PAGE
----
Friday, September 18, 2009

Prien Lake Mall Lake Charles Louisiana

Welcome to Prien Lake Mall

Prien Lake Mall opened in 1972 and it is owned by Simon Malls. I am not sure of the original anchors since there is very little information available online for this mall. In the mid 1990's JCPenney, Montgomery Ward, and the White House were the anchors. The mall was nearly doubled in size in the late 1990's and added Sears (moved from downtown Lake Charles) and Dillard's. The new anchors are much larger than the older anchors and both are two stories tall. Montgomery Ward closed with the rest of the chain in 2001, and the site was completely remodeled and replaced by Foley's a couple years later. Foley's also opened a home store in front of the mall. Foley's was re branded as Macy's and closed shortly thereafter. Now Kohl's has remodeled half of the former Macy's and is set to open later this month. The White House closed and was replaced by a Cinemark Theater. The mall is the only one in the Lake Charles metro area and does very well. The Simon website shows an old picture of Prien Lake Mall with a Kay Bee Toy Outlet in the middle of the photo.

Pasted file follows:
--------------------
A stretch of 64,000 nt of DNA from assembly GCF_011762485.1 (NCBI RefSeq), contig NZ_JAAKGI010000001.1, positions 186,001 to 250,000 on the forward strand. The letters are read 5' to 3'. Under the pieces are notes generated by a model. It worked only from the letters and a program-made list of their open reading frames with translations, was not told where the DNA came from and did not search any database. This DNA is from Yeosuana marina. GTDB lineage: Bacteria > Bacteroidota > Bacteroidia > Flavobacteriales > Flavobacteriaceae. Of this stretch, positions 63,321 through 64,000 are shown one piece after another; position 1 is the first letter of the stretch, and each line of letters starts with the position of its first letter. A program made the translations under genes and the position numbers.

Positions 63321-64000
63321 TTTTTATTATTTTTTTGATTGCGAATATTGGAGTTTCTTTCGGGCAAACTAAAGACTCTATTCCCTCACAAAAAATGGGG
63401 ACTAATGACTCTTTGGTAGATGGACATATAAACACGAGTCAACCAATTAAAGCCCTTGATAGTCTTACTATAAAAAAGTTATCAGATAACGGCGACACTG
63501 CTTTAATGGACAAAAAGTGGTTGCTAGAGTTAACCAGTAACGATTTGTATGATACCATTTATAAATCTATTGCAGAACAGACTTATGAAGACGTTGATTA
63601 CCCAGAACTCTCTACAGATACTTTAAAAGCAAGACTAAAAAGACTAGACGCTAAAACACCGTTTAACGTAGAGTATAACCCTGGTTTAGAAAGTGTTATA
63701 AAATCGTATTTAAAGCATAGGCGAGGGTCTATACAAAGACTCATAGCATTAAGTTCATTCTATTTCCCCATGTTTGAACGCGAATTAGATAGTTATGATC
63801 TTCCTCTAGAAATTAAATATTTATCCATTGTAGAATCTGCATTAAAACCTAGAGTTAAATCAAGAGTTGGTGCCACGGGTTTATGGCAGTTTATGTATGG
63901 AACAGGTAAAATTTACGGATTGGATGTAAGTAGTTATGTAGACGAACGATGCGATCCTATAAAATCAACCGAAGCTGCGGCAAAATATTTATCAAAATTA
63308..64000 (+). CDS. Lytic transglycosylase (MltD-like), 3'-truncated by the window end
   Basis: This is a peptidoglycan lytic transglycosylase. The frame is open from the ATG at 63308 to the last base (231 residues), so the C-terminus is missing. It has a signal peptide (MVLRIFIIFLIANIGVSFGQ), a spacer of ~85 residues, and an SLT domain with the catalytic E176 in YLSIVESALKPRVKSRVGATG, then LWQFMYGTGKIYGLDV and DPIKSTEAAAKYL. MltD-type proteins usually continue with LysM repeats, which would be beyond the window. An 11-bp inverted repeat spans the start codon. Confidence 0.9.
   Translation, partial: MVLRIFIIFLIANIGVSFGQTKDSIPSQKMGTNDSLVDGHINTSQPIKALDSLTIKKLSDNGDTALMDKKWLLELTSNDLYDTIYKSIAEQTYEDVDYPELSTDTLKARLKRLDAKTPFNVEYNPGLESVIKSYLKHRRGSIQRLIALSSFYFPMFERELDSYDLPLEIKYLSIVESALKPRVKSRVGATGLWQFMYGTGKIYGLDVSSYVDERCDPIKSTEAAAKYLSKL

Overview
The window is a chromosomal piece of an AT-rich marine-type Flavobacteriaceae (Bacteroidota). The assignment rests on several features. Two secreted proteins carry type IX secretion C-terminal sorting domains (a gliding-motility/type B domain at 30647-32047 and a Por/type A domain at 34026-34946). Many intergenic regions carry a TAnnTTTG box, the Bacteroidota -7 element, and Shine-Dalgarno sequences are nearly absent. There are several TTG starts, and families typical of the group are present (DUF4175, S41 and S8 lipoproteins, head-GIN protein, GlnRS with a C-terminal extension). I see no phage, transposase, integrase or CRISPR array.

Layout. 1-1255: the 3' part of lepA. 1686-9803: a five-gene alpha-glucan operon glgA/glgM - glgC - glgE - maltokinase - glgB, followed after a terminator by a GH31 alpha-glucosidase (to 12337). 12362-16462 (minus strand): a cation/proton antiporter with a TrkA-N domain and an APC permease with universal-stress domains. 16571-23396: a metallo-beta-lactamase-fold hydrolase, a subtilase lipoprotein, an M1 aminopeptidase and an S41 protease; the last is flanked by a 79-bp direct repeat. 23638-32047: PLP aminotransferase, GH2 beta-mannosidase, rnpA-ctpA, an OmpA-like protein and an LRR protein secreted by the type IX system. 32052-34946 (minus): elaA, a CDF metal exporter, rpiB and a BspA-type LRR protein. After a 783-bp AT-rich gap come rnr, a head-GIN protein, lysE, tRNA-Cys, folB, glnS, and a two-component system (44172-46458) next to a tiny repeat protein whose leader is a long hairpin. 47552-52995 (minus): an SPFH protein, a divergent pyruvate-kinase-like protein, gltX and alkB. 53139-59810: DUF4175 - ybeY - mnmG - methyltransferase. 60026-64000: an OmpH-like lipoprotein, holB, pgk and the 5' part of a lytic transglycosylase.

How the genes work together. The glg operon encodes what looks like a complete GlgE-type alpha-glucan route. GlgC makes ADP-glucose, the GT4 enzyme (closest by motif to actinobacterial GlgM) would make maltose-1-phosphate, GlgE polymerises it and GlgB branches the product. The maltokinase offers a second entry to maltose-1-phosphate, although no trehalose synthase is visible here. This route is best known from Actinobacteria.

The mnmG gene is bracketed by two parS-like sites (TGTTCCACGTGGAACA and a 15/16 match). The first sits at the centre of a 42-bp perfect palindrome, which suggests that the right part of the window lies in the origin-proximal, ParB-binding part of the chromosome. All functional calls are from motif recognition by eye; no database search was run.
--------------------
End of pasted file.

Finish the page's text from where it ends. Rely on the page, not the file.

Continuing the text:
Here is the directory of this simple mall. The entire left or west half of the mall was added on in the late 1990's.

This half of the former Macy's is still waiting redevelopment. There are several labelscars on this former anchor.

This is a view of the JCPenney and Picadilly entrance.

At this mall Sam Goody still lives! This store is located in front of the new Kohl's.

Here are some interior photos from my phone camera. The Aladdin's Castle is closed but the 1980's era neon is still on for now.

Monday, September 14, 2009

Town and Country Mall: City Centre at Town and Country

Welcome to City Centre at Town and Country formerly known as Town and Country Mall.